There’s an unusual bit of foreign intrigue unfolding miles above earth. The International Space Station had been, until now, a neutral zone of sorts, free from the political mechanization that are plaguing the current relations between the United States and Russia. But not any more. Now, the space station may be the scene of sabotage.
The controversy surrounds an air leak. A small hole was found earlier in the week. The hole resulted in a minor loss of pressure, but was fixed with tape. Now the Russians believe the hole is no accident, but was put there intentionally.
Space agency chief Dmitry Rogozin is unsure about when the hole was made. It could have happened in space, or while the station was on the ground.
“There were several attempts at drilling,” Rogozin told reporters. The hole wasn’t bored confidently, either, but was made by what Rogozin describes as a “wavering hand.”
“What is this: a production defect or some premeditated actions?” he asked. “We are checking the Earth version. But there is another version that we do not rule out: deliberate interference in space.”
Before Monday’s announcement, the best guess was that the hole was caused by a small meteorite. “We have already ruled out the meteorite version,” Rogozin confirmed.
The hole, roughly 2mm in diameter, is not in a portion of the station that will transport humans back to Earth, so the danger is poses is minimal.
“The rate of the leak was slowed… through the temporary application of Kapton tape at the leak site,” said NASA, according to a report by Sky News.
Kapton tape is highly heat resistant, creating a short-term solution until a more permanent fix could be used to handle the hole.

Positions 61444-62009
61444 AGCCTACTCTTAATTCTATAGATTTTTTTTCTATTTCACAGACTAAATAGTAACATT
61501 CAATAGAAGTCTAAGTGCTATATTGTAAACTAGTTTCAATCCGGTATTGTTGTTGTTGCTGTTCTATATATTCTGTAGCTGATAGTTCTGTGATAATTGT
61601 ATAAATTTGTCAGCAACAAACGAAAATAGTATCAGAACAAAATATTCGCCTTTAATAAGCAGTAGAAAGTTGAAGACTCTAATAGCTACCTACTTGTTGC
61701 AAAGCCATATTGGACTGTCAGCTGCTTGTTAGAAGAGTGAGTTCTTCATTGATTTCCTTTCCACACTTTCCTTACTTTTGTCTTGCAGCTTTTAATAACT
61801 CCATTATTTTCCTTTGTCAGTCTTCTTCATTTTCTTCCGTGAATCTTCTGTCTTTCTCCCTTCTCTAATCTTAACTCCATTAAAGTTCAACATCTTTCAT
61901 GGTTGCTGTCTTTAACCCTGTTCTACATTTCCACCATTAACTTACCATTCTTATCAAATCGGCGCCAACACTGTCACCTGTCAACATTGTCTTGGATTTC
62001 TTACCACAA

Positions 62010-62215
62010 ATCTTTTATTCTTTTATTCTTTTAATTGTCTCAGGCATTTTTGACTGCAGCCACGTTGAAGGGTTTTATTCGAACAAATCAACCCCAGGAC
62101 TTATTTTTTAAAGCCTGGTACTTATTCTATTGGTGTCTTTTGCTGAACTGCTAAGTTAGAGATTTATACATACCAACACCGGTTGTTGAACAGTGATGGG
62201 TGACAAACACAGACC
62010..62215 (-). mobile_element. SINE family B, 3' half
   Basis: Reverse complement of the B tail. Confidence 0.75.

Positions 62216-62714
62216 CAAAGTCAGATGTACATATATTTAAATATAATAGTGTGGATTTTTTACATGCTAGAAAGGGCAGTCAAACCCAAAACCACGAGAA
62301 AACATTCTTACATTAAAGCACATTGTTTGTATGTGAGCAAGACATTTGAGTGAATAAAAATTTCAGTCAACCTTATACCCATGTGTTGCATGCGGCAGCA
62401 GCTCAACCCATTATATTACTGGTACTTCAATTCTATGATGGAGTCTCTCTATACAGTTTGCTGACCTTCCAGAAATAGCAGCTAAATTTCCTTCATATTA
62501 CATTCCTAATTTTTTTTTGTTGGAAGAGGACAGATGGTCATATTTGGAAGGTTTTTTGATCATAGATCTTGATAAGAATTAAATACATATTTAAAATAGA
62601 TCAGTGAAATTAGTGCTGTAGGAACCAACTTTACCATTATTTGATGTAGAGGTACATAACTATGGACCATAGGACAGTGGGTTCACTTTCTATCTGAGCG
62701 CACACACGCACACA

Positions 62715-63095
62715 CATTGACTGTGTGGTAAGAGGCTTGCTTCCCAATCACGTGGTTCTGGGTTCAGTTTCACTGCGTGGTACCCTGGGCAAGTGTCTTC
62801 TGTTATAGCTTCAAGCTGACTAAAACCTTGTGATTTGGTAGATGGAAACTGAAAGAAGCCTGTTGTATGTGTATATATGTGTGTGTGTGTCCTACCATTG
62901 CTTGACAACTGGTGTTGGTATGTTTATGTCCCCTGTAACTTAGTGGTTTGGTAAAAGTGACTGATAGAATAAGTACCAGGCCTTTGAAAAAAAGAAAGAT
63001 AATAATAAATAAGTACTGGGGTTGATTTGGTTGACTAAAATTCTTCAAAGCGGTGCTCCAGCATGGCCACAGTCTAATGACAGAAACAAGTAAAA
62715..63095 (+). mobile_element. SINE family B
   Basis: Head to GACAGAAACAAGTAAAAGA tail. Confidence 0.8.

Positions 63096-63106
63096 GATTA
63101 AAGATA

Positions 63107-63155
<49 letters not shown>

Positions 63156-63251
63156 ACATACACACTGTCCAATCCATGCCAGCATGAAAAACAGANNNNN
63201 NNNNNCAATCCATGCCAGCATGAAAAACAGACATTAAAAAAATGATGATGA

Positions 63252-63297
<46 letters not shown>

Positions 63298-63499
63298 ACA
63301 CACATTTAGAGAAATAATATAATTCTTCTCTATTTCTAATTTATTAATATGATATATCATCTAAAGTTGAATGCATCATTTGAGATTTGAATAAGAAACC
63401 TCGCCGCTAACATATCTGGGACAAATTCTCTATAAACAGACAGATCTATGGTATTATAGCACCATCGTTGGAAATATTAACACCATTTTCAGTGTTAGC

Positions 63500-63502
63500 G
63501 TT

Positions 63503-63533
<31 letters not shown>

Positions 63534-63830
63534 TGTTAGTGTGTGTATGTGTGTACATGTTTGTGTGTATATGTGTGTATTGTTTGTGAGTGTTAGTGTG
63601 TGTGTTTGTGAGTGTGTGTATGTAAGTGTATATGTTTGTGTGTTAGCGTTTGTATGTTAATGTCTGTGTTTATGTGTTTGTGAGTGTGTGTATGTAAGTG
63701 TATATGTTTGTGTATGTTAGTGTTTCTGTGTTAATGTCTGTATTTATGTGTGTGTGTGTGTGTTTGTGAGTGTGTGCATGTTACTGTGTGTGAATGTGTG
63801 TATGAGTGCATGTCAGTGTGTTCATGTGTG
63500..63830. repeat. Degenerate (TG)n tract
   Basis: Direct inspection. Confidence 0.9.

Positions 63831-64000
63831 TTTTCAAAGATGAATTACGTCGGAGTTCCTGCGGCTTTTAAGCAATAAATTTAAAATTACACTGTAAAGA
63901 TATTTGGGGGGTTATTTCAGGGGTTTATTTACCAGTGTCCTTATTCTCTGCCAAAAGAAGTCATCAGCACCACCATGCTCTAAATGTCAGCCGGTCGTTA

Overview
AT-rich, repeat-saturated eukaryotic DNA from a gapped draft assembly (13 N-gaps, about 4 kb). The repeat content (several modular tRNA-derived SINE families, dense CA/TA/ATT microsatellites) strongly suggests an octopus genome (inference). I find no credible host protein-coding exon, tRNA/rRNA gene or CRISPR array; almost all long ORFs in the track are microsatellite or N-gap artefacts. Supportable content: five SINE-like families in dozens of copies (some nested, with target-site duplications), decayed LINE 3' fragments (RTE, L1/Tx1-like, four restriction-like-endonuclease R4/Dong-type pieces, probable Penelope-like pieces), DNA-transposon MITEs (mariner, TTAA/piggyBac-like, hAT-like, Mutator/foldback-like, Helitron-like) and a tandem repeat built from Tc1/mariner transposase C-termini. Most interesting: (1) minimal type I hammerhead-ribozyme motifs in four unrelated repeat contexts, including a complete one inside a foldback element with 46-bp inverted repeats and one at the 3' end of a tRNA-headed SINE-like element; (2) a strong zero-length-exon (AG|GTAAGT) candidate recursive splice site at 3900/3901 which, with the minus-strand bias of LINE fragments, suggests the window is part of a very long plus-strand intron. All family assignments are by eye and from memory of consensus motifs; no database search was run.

NASA also asserted that the crew, which includes three Americans, two Russians, and one German astronaut, is “in no danger.”
Rogozin’s latest comments point to a matter of pride and honor, and his agency is determined to find the culprit.
“Overnight and in the morning there was an abnormal situation,” Rogozin had originally said, “a pressure drop, an oxygen leak at the station.”
“A microfracture was found, most likely it is damage from the outside. The design engineers believe it is the result of a micrometeorite.”
That optimistic tone is now gone. If this is a deliberate act of sabotage, there may be others.
“Flight controllers are working with the crew to develop a more comprehensive long-term repair,” NASA added.
“Once the patching is complete, additional leak checks will be performed. All station systems are stable, and the crew is in no danger.”
The hole was found in one of two Soyuz capsules docked at the ISS.
The @Space_Station crew is conducting troubleshooting and repair work today after the discovery of a tiny leak last night traced to the Russian segment of the orbital complex. All systems are stable and the crew is in no danger. Details: https://t.co/vdbN2L02Zf pic.twitter.com/NIHoSGnHk7
— NASA (@NASA) August 30, 2018
“Flight controllers at their respective Mission Control centers in Houston and Moscow worked together with the crew to effect a repair option in which Soyuz commander Sergey Prokopyev of Roscosmos used epoxy on a gauze wipe to plug the hole identified as the leak source,” NASA wrote.
“Flight controllers in Houston are continuing to monitor the station’s cabin pressure in the wake of the repair,” they continued. “All station systems are stable, and the crew is planning to return to its regular schedule of work on Friday.”
The atmosphere of trust that once defined the station’s mission is now at risk.